The CDF Collaboration
The top quark, discovered in 1995 by two experiments (CDF and D0) at Fermilab,
is the heaviest elementary object known to mankind. Although top quarks were extremely abundant in the early
Universe (a few moments after the Big Bang) nowadays they are very hard to come by. In fact the only
possibility to produce them is in high energy cosmic ray collisions or in the high energy collisions
taking place at Fermilab between protons
and antiprotons. We exploit the equivalence between mass and energy described by the famous Einstein formula,
E=mc2. Not only are top quarks very hard to produce, but they also live for an
infinitesimally short moment before disintegrating into more mundane particles.
A cross section is a quantity describing the frequency with which an elementary
phenomenon (in this case the production of the top quark) happens in a given reaction (in this case the
collisions of protons and antiprotons). In High Energy Physics, cross sections are measured in units of
area (cm2 or subunits of it, like the barn=10-24 cm2). The smaller this
area, the harder (i.e. less frequent) is the production of the phenomenon under consideration.
The importance of an accurate production cross section measurement is twofold:
in the first place it allows physicists to test and validate their understanding of the basic
the interactions between elementary particles. A measurement differing from the theoretical expectations
would indicate the presence of a yet-unknown process capable of producing top quarks. In the second place,
an accurate production cross section measurement allows physicists to have a reference point for further
progress in their search of rare processes.
In principle the procedure to measure the cross cection is relatively simple. An
experiment needs to count how many top quarks are produced, divide by the total number of collisions and
obtain the production frequency. In practice, however, there are many difficulties. Top quarks are
produced very rarely in proton-antiproton collisions. Billions of collisions take place and millions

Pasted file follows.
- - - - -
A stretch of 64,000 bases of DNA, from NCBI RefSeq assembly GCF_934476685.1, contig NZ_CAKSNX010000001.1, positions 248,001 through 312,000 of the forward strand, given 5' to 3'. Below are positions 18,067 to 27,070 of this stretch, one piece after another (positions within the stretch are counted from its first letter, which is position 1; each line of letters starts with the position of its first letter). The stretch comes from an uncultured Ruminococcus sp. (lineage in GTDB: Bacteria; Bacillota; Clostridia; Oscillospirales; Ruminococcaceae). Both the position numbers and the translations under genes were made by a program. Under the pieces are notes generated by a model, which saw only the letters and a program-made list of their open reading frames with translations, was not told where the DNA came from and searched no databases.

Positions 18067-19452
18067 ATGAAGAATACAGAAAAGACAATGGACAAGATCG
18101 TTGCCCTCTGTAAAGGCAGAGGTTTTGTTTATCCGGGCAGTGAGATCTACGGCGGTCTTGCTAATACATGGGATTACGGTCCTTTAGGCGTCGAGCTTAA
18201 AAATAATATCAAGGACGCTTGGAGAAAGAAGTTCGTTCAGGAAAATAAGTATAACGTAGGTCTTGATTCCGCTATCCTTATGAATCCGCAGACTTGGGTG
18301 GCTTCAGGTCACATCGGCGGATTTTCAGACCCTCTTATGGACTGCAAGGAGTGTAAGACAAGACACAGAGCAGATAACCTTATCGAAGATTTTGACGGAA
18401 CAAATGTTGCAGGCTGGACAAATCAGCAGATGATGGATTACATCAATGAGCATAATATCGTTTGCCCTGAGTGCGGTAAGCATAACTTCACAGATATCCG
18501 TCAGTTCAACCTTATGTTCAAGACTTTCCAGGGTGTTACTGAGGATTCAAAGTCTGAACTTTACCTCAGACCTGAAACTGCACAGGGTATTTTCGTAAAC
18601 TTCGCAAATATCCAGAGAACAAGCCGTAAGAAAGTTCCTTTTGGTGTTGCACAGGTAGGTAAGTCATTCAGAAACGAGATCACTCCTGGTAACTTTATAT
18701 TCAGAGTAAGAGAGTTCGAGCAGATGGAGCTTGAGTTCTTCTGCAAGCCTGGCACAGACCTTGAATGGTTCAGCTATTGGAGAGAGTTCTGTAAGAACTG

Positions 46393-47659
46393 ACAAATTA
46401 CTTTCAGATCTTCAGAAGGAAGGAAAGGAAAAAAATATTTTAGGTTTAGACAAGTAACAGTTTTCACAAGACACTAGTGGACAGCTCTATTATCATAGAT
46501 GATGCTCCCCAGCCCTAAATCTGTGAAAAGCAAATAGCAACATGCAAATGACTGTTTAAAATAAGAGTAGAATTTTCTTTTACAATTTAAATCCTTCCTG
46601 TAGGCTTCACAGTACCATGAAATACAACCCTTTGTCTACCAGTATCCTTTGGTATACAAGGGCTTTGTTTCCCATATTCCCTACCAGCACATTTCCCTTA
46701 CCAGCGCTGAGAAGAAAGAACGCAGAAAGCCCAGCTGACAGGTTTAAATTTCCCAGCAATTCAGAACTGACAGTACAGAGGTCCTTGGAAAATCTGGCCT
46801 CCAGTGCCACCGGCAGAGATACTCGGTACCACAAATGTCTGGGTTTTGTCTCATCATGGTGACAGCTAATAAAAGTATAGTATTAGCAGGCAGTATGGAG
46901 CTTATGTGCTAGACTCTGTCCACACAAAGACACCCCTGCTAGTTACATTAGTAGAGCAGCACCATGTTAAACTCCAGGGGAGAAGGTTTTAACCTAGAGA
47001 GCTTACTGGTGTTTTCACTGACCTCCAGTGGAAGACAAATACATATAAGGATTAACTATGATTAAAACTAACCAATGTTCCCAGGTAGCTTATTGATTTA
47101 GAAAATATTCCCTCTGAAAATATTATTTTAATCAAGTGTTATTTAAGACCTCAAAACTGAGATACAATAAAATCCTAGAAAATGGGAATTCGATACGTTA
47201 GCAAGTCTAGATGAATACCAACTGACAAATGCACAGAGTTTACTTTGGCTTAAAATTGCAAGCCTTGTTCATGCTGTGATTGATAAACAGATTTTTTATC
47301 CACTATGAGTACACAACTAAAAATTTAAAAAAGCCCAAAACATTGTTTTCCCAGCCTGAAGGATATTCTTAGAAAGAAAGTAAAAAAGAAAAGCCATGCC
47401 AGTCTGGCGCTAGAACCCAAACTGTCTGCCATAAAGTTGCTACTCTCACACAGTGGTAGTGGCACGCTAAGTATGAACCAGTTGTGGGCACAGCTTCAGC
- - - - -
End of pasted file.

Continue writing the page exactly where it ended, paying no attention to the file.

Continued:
are recorded by the CDF detector for every top quark produced. One of the major tasks facing a physicist
searching for the top quark is the rejection of background, i.e. collisions which can be explained
by known physics processes without invoking the creation of a top quark. In this paper we review and
calibrate the CDF computation of known backgrounds (calibration is the process of correcting a
A second correction is necessary to account for the number of times the decay of the
top quark leaves a clear signature in the CDF detector. One of the daughters produced in the top quark decays
is an elementary particle called the bottom quark (discovered at Fermilab in 1977). A feature of the
bottom quark is the ability to travel up to few centimeters before decaying into other particles. The detector
sometimes records this feature. Physicists quantify the word "sometimes" in the previous sentence with
the concept of efficiency (which is essentially the probability of observing a given phenomenon). In
this paper we review and calibrate the CDF measurement of the efficiency to observe top quarks. A large number
of cross-checks and calibrations are used to insure that the efficiencies are computed correctly by comparing
expectations and actual observation on known physics processes.
After all these corrections are made, CDF is left with approximately two dozen
events which look like top quark decays. We derive a production cross section of 6.5
pb (picobarn) (with an estimated error of approximately 1.6 pb). This tiny cross section (1 pb = 10-12
barn = 10-40 m2) is in agreement with measurements performed by D0 and theoretical predictions as shown in the figure below.
A copy of the paper "